We have always been the listening government

Margaret Beckett
It's a point that clearly irritates Mrs Beckett, who argues that the government has always been listening.

Accusations that Labour reannounces the same spending plans time after time are not disingenuous but rather an attempt to let taxpayers know exactly where their money is being spent.

"We have always been the listening government."

'Hostile' press

"If I were to be a bit unkind I would say that this Labour government, like any Labour government, faces a press that is naturally relatively hostile to it and the latest excuse is that we can't put anything you say in because it's all spin. This is nonsense."

She adds: "I rather cynically take the view that saying it's all spin is just the latest excuse for not reporting the good things the Labour government is saying."

One possibility Mrs Beckett is constantly aware of is that no matter the good she feels the government has done, there is always the chance that people will choose not to vote them back again.

Unsurprising, perhaps, in someone who spent so many years on the opposition benches in the 1980s and '90s.

"Oh it always worries me, I have always had a marginal seat and consequently I never take any election for granted and I never take opinion polls at face value.


Saying it's all spin is just the latest excuse for not reporting the good things the Labour government is saying

Margaret Beckett
"What I would say is that this government has done a huge amount to turn things around and a lot of the investment we are making, the changes we are making, will only bear fruit in three, five, 10 years.

Benefits will be seen

"What we have to hope is that people will give us that breathing space so that we can continue to make that investment in the long term and see those benefits come through."

Frustration over those years in opposition also surfaces when Mrs Beckett discusses her time in politics prior to 1979, when Labour fell from power and she lost her Lincoln seat.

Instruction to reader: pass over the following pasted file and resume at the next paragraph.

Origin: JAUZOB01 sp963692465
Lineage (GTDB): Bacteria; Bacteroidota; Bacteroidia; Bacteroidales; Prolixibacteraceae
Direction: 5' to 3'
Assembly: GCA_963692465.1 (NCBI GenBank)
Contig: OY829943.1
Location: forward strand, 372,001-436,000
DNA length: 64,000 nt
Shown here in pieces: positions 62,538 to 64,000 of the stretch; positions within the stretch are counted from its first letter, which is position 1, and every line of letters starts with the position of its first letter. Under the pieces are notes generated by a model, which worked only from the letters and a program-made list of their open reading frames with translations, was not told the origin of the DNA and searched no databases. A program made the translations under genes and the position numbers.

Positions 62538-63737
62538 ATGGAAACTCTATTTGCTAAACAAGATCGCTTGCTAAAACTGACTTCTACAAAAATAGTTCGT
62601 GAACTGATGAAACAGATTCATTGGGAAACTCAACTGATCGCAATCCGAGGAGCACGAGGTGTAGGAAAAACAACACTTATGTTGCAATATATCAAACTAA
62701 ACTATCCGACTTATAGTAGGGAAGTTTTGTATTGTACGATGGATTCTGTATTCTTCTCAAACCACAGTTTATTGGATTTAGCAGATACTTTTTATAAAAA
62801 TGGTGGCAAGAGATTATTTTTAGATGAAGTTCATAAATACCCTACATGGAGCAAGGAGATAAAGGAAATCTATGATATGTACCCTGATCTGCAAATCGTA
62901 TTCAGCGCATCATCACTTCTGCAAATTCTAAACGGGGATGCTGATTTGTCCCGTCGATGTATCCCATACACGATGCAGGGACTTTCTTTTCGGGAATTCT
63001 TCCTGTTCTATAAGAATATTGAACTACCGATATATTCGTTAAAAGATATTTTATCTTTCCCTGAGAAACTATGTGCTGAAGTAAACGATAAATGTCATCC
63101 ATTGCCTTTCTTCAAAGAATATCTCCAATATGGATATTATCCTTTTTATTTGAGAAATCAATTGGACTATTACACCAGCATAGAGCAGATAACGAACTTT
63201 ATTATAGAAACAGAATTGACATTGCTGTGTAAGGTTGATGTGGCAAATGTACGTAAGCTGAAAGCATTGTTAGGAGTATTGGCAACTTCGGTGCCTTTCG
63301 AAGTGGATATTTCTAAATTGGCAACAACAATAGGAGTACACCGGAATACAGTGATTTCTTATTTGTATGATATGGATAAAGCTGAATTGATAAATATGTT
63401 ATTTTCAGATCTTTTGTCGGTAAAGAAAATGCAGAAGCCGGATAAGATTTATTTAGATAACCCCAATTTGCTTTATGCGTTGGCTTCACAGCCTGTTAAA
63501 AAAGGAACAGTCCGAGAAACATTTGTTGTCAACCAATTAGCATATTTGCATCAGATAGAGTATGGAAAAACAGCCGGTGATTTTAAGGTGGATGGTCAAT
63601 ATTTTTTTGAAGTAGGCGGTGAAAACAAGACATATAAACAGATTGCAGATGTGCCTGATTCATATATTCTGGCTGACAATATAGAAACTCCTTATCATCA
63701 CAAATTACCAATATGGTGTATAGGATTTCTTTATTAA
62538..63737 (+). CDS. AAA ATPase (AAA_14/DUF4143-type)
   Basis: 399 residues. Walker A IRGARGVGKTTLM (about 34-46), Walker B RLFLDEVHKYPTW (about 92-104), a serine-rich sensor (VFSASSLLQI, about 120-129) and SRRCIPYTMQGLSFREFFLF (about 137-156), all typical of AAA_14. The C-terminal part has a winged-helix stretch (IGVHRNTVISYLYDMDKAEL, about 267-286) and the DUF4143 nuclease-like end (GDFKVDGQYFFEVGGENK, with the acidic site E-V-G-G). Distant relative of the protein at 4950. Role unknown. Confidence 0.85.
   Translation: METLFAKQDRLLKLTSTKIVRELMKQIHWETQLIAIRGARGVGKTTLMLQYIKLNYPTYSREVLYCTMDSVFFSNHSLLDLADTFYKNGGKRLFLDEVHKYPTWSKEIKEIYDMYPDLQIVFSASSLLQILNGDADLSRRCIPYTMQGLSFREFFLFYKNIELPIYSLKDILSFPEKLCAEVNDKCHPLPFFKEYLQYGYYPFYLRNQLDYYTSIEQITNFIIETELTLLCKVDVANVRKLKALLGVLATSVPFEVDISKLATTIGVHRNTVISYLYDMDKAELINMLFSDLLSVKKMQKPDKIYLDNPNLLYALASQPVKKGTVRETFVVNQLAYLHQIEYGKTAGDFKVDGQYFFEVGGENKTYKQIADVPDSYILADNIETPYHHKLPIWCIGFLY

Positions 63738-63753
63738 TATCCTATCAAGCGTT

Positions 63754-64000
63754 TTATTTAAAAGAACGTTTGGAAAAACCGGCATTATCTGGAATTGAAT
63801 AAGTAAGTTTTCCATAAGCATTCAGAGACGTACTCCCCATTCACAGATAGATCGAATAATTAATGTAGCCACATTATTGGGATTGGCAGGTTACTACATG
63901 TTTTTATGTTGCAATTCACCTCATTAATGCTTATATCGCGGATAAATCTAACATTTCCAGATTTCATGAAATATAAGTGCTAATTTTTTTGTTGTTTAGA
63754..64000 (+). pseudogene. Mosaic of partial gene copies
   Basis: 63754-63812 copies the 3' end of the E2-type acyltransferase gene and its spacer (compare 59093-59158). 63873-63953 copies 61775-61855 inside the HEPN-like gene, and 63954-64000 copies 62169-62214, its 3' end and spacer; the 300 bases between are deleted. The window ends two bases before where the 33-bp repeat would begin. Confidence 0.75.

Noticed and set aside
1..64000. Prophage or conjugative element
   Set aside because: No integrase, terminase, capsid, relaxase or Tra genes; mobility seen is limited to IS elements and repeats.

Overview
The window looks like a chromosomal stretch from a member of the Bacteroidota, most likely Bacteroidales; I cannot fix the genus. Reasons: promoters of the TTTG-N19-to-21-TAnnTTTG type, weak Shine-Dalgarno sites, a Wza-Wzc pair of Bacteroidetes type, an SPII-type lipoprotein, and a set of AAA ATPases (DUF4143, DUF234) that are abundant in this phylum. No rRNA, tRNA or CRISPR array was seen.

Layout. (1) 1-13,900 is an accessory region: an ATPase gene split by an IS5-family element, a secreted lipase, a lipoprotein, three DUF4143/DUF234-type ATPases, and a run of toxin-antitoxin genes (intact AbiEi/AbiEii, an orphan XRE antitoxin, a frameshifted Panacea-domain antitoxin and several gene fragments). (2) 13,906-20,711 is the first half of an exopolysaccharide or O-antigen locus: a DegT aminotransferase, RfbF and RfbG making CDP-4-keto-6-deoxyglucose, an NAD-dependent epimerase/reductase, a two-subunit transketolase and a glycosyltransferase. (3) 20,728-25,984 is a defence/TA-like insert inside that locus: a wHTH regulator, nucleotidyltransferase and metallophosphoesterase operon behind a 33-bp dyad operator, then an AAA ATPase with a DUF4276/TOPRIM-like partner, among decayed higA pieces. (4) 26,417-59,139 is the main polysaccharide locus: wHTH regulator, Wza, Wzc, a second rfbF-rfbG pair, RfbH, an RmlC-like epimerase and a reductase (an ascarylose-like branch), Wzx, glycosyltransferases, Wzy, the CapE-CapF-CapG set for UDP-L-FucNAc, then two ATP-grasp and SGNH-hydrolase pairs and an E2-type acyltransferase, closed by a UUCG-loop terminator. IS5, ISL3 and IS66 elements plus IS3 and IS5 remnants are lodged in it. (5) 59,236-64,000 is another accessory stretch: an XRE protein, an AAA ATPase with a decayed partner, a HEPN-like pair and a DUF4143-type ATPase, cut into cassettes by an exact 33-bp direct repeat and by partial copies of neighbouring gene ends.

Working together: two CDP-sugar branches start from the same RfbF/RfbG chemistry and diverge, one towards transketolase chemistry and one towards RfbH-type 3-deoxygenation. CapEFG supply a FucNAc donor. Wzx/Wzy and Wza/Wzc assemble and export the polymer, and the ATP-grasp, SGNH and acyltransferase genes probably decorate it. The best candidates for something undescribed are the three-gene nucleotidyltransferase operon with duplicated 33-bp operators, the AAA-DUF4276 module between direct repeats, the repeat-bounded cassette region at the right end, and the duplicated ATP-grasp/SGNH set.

Re-elected in 1983 to the Derby South constituency, she had to endure every politician's nightmare of being in Parliament in opposition unable to effect any change or implement any policy.

Asked to draw a comparison between the dying days of the Wilson/Callaghan administration of the '70s and this Labour government, Mrs Beckett immediately refers to the economy they took over from Ted Heath's government with soaring world oil prices and inherited problems with inflation.

She is still angry over what she sees as the squandered opportunities of the Tory years.

She argues that the Conservatives failed to invest the equivalent of 35m "every single day of the week for a solid 17 years" in revenues derived from North Sea oil.

"They had an opportunity to invest in Britain that no Labour government, actually that no previous government, has ever had or ever will again," she said.

The result is the underinvestment that has seen much of Britain's infrastructure in decline, the health service without enough nurses and schools crumbling, she argues.

Hostile environment

On the similarities between those opposition days and her time in power now, she says: "I think what is similar is that you are operating always in a hostile environment.

"What is different is the scale of our opportunities is much better and that's at least in part because of what we did in the past to create a better environment.

"But it's also because we learned a lot of lessons from the things that went wrong over those years."

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See also:

07 Dec 00 | UK Politics
Foxhunting debate in days
07 Dec 00 | Talking Politics
Hunting ban may fail
19 Oct 00 | UK Politics
Countryside to march again?
06 Dec 00 | UK Politics
The Queen's speech